Against all odds, Legacy of Kain: Soul Reaver managed to get released in 1999 on Playstation and PC, giving us one of the most iconic covers of 5th gen.
It is a very simple idea for a cover, but leaning into the excellent design of the main character, having him stand on something physical and representing the game's two main colours makes it work very well.
Of course, 1999 was still in the 90s, so the back of the PAL box is what it is. The plot blurb needed a little rewrite (He is cast down from the material world and one does not negotiate puzzles unless one buys or sells them), but the selling points are very accurate to the game's strengths (especially the higher-than-standard resolution and unique mechanics), save for the omission of a mention of the excellent scriptwork. The NTSC box on the other hand:
THIS GAME IS 10 HOURS LONG IF I'M BEING GENEROUS, YOU DAMN LIARS!
This is slightly more sane than claiming the 7 hours of Blood Omen equals to 100 hours of gameplay, but not by much. Also, even if the game was finished as intended, it would have had like 70 cutscenes, most of which are really just static camera angles with voice overs. In the finished product, I would estimate there are around 30-40, unless you are desperate and count the miniscule cutscenes following puzzles being solved.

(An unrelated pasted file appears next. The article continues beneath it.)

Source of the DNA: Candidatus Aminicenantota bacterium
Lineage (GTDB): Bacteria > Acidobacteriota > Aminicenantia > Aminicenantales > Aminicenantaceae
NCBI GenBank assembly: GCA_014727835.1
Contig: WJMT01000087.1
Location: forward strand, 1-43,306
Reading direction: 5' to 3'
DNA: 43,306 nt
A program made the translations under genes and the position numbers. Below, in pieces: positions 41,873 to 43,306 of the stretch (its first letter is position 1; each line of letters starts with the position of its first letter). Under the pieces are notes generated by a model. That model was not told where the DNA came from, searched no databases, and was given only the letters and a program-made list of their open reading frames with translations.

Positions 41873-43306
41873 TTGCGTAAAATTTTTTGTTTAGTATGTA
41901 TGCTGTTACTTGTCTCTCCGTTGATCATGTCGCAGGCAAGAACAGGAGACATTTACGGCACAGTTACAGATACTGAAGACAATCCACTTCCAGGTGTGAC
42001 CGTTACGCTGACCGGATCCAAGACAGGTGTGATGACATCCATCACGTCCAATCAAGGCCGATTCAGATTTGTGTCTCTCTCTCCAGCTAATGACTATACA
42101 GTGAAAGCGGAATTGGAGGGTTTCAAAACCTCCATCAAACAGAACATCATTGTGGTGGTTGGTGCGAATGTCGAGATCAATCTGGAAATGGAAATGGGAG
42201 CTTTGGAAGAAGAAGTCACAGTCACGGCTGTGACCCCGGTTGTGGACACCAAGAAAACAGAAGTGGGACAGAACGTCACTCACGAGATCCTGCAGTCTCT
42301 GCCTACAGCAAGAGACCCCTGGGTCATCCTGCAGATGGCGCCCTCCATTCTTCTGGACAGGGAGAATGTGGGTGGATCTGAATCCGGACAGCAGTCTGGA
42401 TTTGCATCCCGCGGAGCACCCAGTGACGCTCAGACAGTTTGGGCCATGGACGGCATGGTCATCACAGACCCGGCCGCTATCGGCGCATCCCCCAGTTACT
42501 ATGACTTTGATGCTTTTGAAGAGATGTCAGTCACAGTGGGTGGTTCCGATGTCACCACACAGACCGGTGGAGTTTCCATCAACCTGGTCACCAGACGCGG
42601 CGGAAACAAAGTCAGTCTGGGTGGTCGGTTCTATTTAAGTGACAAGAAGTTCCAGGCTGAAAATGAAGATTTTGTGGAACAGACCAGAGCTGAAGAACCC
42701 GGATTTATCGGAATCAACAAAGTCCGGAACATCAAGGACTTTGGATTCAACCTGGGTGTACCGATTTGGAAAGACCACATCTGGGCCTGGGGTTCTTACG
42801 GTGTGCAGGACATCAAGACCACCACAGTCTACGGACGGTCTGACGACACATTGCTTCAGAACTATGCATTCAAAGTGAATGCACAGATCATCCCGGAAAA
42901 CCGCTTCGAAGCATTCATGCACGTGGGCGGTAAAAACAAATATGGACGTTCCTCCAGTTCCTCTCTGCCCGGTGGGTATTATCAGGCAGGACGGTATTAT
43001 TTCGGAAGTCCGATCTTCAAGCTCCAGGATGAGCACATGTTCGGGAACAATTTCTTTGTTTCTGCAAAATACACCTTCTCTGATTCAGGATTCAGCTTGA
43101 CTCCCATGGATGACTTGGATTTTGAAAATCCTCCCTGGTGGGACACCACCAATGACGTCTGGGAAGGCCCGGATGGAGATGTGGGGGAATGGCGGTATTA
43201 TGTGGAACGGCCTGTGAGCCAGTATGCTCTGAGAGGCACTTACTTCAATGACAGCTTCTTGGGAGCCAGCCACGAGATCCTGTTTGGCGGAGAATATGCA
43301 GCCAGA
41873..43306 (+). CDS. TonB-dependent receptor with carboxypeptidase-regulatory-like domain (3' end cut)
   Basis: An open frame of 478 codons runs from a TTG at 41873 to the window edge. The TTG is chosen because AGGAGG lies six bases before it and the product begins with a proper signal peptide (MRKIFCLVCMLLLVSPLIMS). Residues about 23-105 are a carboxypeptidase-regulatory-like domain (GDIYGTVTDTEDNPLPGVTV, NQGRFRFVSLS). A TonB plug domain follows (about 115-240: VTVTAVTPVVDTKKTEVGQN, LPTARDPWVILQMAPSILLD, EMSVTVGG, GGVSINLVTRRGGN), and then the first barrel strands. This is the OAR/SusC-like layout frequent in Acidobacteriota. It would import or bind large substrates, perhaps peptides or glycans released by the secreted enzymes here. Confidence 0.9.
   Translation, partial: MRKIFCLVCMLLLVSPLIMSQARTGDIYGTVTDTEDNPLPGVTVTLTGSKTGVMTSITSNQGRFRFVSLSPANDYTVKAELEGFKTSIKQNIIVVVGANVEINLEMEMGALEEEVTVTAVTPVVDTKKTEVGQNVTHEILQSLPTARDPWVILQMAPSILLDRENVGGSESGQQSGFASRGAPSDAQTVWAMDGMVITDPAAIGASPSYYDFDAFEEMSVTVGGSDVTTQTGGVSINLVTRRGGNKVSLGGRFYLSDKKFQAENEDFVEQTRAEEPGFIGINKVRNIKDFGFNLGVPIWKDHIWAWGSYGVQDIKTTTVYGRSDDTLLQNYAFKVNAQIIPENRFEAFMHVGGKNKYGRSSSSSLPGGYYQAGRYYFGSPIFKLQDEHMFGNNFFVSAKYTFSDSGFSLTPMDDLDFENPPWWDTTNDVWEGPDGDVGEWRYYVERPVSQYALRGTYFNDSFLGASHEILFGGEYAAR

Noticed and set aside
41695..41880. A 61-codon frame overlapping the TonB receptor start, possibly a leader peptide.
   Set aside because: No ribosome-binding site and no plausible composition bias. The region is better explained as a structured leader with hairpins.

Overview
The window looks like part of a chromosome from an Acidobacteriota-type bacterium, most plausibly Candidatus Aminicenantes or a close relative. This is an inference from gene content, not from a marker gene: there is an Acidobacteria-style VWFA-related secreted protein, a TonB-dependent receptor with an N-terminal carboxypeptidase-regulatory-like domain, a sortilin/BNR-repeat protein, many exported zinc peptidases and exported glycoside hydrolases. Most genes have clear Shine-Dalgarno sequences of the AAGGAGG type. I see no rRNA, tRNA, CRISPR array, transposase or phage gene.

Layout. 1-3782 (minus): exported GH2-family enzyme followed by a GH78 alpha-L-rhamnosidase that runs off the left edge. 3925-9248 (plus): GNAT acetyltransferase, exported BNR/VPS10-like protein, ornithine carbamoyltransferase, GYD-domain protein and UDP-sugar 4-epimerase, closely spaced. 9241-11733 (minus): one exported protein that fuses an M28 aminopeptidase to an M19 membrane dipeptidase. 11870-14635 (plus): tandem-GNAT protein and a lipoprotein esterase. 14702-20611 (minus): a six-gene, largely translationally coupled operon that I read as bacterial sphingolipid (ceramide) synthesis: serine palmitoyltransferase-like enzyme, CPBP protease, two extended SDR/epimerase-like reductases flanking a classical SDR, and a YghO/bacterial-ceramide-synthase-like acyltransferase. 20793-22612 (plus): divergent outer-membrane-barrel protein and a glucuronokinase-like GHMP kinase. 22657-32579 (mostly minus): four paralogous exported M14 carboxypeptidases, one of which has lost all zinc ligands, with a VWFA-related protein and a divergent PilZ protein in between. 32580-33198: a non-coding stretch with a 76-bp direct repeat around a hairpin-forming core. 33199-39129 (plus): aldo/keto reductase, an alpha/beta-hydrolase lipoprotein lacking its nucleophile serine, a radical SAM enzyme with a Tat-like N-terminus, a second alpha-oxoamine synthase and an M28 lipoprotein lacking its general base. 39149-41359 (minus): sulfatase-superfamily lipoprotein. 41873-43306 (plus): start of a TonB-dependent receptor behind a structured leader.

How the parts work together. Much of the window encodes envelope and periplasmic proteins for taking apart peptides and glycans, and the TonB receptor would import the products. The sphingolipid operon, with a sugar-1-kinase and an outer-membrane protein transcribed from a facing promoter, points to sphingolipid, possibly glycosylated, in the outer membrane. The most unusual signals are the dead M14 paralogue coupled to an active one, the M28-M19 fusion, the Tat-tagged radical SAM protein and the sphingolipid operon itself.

A year later, the game also released on Dreamcast, which is slightly less wrong on its packaging.
3 more rereleases and maybe the cover would have become accurate. I know playtime was and still is a big deal to many, but come the fuck on, marketing department. And while I am giving them flak, that first bullet really undersells the Dreamcast port.
It is basically a full remaster, sporting better models, removed texture warping, removed dithering, removed polygon seams, better render distance, higher resolution and double the framerate target, aiming for 60 FPS instead of 30. I say aiming, because according to this Digital Foundry video, neither verson is particularly stable. Still, the Dreamcast version is delightful (save for its camera controls) and will be the basis for the retrospective.
After the logos, we are presented with a very dry picture clearly spelling out which developer made each game, despite members of Crystal Dynamics having explicitly worked on Blood Omen. I can only assume this is a result of the settlement between the two companies.
The main menu is quite minimalistic, save for the mural, which seems like a remnant of Shifter's more overtly religious themes. I have read that the men here are meant to represent (though not depict) Kain and his soon-to-be-introduced vampire sons, which I find odd. Given Kain's obession with vampire supremacy, I think it should instead radiate strength and the beauty of the vampire form, perhaps in a now broken form to exemplify the failure of his empire.